Doing the Mullet Festival in Goodland, Florida

He had to be 70 years old, the guy in the loin cloth and tails. The crowd applauded him as he slipped in the side entrance to the back dock at Stan’s Idle Hour in the one-of-a-kind village of Goodland on Marco Island, Florida.

I was not lying about the guy in a loin cloth and tails.

When I took his picture, he pointed to the Perfect Woman Meter he wore around his neck. The arrow pointed to 10. Almost charming. He told me he was the officially appointed Buzzard Queen inspector, pointing to another button on his tuxedo jacket that so declared.

Buzzard-Loping and Celebrating Mullet

Let me back up a little here — 29 years to be exact. That’s when Stan Gober, at a friend’s suggestion, decided to throw a benefit for the town’s mullet fishermen at the end of the mullet season in January at his Stan’s Idle Hour joint. The plan: Organize a mullet-fishing competition and a good-time party to go with it.

“I was thinking: ‘There’s not too much to do while these guys would fish four hours,’” Stan once told me in a TV interview. “And I kept thinking about it, and all of a sudden I saw a bunch of buzzards circling around in the sky.

“And I started singing this song about the buzzards, and the good Lord sent it to me, and I sang it all right there pretty much. We would get us a Buzzard Queen while they were out fishing — by the one that could do this buzzard dance with the best approval from the audience.”

In Your Bucket Because…

  • You now have somewhere to wear that flamingo hat and pink boa.
  • It’s a hoot — pure and simple.
  • Great for that special brand of traveler that seeks the offbeat.

In case you want to practice – Goodlanders not only dance the Buzzard Lope at Mullet Festival annually but also weekly at Stan’s Sunday Bash – here are the steps to Goodland’s answer to the Chicken Dance:

  • Flap your wings up and down
  • Take a few steps back
  • Go ‘round and ‘round
  • Looks like you’re on dop
  • You is doing the Buzzard Lope.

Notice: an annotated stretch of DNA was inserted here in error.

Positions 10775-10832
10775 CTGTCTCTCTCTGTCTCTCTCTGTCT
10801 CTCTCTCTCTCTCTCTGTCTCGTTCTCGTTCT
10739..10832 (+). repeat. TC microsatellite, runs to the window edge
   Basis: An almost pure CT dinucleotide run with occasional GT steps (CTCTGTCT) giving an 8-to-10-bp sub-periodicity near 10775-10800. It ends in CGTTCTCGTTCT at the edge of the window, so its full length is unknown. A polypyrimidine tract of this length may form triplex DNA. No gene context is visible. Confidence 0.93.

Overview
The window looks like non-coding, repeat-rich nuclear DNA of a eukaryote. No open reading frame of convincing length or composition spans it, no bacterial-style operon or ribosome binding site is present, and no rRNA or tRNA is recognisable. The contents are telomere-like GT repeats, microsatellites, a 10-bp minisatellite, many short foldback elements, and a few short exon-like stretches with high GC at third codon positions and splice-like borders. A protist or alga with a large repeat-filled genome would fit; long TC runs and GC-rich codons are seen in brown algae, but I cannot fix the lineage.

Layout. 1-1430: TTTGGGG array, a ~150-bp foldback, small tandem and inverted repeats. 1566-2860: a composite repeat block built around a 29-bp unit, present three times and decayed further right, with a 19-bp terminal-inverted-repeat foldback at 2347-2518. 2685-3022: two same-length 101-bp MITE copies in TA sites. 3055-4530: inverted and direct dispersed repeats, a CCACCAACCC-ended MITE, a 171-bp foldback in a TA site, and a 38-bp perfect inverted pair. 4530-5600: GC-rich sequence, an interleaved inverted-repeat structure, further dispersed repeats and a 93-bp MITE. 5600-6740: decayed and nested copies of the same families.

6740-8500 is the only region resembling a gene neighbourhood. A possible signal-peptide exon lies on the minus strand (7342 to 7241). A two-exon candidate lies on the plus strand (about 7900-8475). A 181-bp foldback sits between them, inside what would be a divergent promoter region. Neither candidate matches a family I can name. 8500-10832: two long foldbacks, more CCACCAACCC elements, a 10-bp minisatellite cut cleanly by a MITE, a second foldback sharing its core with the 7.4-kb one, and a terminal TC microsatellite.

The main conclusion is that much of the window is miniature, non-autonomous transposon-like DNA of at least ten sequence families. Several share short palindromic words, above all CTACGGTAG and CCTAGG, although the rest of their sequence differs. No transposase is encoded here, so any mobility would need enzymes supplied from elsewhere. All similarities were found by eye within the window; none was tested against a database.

Okay, now you are ready to join the thousands from around the country who attend the waterfront festivities every year on the weekend before Super Bowl.

Stan, the quintessential entertainer who once sang and told jokes at every festival and Sunday Bash, passed away in June 2012 to the woe of the entire community of 320 or so. His son, Steve, carries on the tradition that still culminates in the crowning of the Buzzard Queen.

Candidates, and many of the nearly 5,000 participants, dress in feathers and outrageous headgear. The live music and dancing kicks off on Friday evening. A costume and fish-cleaning costume are Saturday highlights. At 4 p.m. on Sunday, after several hours into drinking beer and Buzzard punch and eating smoked mullet and grilled burgers, competition turns serious for the dubious honor of Buzzard Queen.

A Little Drinking Village

Boat docks line Stan’s Idle Hour, site of the crazed Mullet Festival.

Goodland has willfully lagged behind the modern and upscale character of the rest of Marco Island, where fine beach and spa resorts like the Marriott and Hilton set the bar. It has resisted gentrification and takes pride in its old funky Florida temperament.

Yet it has succeeded in becoming an offbeat tourist attraction by virtue of that very authenticity. Folks come by car and boat to dine at its ramshackle waterfront restaurants. Stan’s Sunday Bash presents a mini-version of Mullet Festival, but every day (usually closed in September) brings hungry locals and visitors looking for fresh seafood, burgers, and live entertainment.

Three other Goodland restaurants also dish out local specialties such as stone crab, grouper sandwiches, and gulf shrimp on waterside patios and in old historic digs facing boat docks decorated with brown pelicans.

One of them, Little Bar, hosts its own outrageous festival in June to appease angry hurricane spirits. Spammy Jammy evokes two hurricane traditions – partying in PJs and eating canned meat products – with a Spam cookoff, pajama party, and other rarified activities that involve adult beverages and lots of them.

Out and About in Marco 

With no true accommodations in Goodland, Marco Island’s hotels are the first choice for overnighters visiting Goodland. The Marriott Marco Island Resort and Spa is most popular – a class act with the widest, whitest, softest beach in these parts. Through the resort’s tours and activities programs, you’ll find enough to do without looking further, including golf and watersports.

Most of what Marco Island, the northernmost and biggest of the Everglades’ Ten Thousand Islands, has to offer looks to the sea. Any number of fishing, shelling, kayaking, jet-skiing, sailing, and dinner cruises get you out there.

You may also want to have a look at the Marco Island Historical Museum, where the emphasis is on the island’s past as a Calusa Indian capital and important archaeology dig site. Calusa shell mounds still add height to the otherwise flat island. On your way to Goodland, check out Otter Mound Preserve and mountainous (for Southwest Florida, anyway) Indian Hill.

Then go lose yourself to the beckon of unself-conscious, undeveloped Florida with a rich sense of place and hilarity.


For more information on the Marco Island area, contact the Greater Naples Marco Everglades Convention & Visitors Bureau (239-252-2384 or 800-688-3600)

Little Bar Restaurant (239-394-5663)

Marriott Marco Island Resort & Spa (239-394-2511 or or 800-438-4373)

Marco Island Historical Museum (239-642-1440)

Otter Mound Preserve (239-252-2961)

Stan’s Idle Hour (239-394-3041)







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